That Friday night we picked up our dates, proceeded to the game, and afterwards got into the car for our trip back to Huntsville. To both of our horrors the car was acting funny and visions of being tortured on the rack or skinned alive sent shock waves through every fiber of our being. There was something wrong with the car for sure and I could see the sweat forming on Mike's brow and feel an empty feeling in the pit of my stomach.
The first gas station we found we stopped and a mechanic popped the hood to take a look and found it was only a spark plug wire that had come loose.So we thought. After putting it back on we went on our merry way relieved that we would live another day.A few miles down the road a couple of friends passed us and shouted, "Is there something wrong with your car?" Knowing instantly who the culprits were Mike told them to pull over. everyone thought we'd have a good laugh, but Mike had other ideas.
As soon as the cars stopped two of our friends jumped out laughing.I will keep those two anonymous as to avoid embarrassment. As Mike and I exited the car he, in a rage, tried to jump on both of the perpetrators. One fled to the back of the car but the other couldn't get away and to avoid serious damage got Mike in a bearhug and held on for dear life. I could do nothing, but laugh my head off at the roadside fracas.Eventually they both tired, a few words were exchanged, and we went on our way.
There was no lasting affects to our friendships over that prank, but we all learned that night that you don't spit in the wind or mess with Superman's cape, but most importantly never touch another person's car because you never know the state of mind that the driver is in.
Like My Father,
I Did Not Go To College
My father was a 5th grade educated man. Was his achievements in life less probable than one of higher academic status?
He married in the Forties and raised four children and provided for the needs of each, which is a great achievement in itself. My father self-educated himself in the Fifties. He loved architecture, drafting, and mechanical engineering. He was driven to learn all he could in these fields. My father could read any book on how to do something and immediately go achieve that task brilliantly. He was always excited in space exploration and chose it as his occupation.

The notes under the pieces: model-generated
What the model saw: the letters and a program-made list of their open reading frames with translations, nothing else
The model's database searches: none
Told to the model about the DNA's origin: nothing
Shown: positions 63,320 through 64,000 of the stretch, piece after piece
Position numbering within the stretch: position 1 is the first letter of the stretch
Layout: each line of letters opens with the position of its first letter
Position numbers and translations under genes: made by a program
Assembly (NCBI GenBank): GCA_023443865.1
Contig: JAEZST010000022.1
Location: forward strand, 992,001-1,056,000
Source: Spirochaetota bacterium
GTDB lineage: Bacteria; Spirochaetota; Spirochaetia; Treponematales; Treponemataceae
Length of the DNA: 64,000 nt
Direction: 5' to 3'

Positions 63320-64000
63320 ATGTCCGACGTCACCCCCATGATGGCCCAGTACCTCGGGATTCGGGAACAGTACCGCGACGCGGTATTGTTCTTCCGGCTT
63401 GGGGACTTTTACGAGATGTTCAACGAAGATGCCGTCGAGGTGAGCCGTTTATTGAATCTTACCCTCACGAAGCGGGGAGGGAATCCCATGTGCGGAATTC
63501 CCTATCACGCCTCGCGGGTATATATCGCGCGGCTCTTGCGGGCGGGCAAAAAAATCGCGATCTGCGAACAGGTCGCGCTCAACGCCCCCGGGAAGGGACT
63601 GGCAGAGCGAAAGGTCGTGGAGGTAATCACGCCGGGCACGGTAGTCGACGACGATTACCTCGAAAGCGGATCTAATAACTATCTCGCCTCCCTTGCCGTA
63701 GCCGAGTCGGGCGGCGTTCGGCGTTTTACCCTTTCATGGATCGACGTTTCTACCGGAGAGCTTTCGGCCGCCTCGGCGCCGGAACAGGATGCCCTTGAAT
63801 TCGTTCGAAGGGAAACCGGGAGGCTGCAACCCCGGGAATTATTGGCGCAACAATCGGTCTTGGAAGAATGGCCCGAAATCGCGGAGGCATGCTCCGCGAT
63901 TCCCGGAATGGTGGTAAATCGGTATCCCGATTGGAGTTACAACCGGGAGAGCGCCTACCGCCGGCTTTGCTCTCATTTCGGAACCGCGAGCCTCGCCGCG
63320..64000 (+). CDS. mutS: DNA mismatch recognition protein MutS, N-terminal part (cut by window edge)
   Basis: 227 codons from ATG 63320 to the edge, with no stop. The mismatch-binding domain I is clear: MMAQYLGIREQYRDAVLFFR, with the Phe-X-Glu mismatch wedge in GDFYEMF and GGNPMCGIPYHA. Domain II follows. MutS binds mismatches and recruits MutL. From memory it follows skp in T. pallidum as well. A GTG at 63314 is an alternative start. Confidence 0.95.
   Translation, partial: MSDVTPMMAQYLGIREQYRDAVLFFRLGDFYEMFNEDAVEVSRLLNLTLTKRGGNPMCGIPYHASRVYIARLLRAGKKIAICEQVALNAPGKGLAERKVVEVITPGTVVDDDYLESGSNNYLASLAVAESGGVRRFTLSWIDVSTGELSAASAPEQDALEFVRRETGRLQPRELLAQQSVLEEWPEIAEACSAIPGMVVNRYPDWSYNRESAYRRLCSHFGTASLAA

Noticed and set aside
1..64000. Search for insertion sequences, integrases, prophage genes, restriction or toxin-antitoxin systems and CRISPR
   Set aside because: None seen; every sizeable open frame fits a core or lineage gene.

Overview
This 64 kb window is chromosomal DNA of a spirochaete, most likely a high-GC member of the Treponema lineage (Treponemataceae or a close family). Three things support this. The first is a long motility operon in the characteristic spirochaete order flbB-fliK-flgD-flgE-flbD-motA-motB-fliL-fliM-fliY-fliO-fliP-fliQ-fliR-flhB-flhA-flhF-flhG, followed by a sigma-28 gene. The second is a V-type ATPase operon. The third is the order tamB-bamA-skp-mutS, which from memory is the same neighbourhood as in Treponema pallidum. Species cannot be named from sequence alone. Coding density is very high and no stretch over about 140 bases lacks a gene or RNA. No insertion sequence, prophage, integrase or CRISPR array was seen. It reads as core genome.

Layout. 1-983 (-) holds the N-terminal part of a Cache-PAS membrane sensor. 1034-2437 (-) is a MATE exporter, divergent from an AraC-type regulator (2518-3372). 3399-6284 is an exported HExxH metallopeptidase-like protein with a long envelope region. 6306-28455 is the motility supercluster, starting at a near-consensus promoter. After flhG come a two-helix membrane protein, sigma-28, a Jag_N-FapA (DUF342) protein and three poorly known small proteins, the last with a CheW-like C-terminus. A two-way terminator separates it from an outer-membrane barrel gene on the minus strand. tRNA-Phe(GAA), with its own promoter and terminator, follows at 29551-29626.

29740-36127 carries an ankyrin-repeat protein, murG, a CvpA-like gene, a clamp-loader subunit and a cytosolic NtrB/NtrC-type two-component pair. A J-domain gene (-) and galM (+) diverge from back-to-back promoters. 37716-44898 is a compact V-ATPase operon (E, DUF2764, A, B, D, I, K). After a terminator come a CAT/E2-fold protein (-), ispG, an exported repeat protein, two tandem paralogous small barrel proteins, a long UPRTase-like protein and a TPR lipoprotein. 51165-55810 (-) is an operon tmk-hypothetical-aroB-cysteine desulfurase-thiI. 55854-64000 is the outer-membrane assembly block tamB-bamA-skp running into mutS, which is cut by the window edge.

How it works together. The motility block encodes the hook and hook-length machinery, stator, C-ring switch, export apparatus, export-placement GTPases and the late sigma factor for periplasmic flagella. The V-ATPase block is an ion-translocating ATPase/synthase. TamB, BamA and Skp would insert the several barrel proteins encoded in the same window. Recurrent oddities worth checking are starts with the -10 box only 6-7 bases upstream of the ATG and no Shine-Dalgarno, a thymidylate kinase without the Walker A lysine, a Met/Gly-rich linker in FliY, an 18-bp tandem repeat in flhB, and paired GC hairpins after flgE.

This is how we relocated to Huntsville, Al. in the fifties. He was a engineer. He remained working in this industry until his death.
Is he the exception to the rule or could it be some other explanation? Maybe it could have been his will , sacrifice, and drive . Could it be because he took responsibility and held himself accountable for his future? So I repeat, "Does one really need to be highly educated to be successful?"
I think not. I myself never completed a college degree.I started at the entry level of my profession and reached the highest level of my profession in which I served my last 15 years before retiring. I feel education is a key to success but not the only avenue one can choose. Rightfully there are many fields that require higher education and I for one give thanks to those who were dedicated to those professions. When one thinks about it, all occupations are vital and tied to all of our success in society.
I believe we all were put on this earth with purpose and the gift given to us by our maker to contribute to society and give back during our journey. We just have to recognize what that is.
Memphis, TN - Still continuing to catch up on submissions. Mike Crowl's story this week opens the door for more stories on why some of you elected not to go to college. We all had our reasons for the paths we took as we left the halls of Lee High School, many of them dependent upon financial restrictions and personal desires for our chosen path. Again I ask any of you who wish to send in your own story for all our classmates to read.
My brother Don (back), my mother, and me and our TV on East Clinton Street.
The Vintage Television
1965 TV Part 1
From Our Mailbox
Subject: No Mail This Week.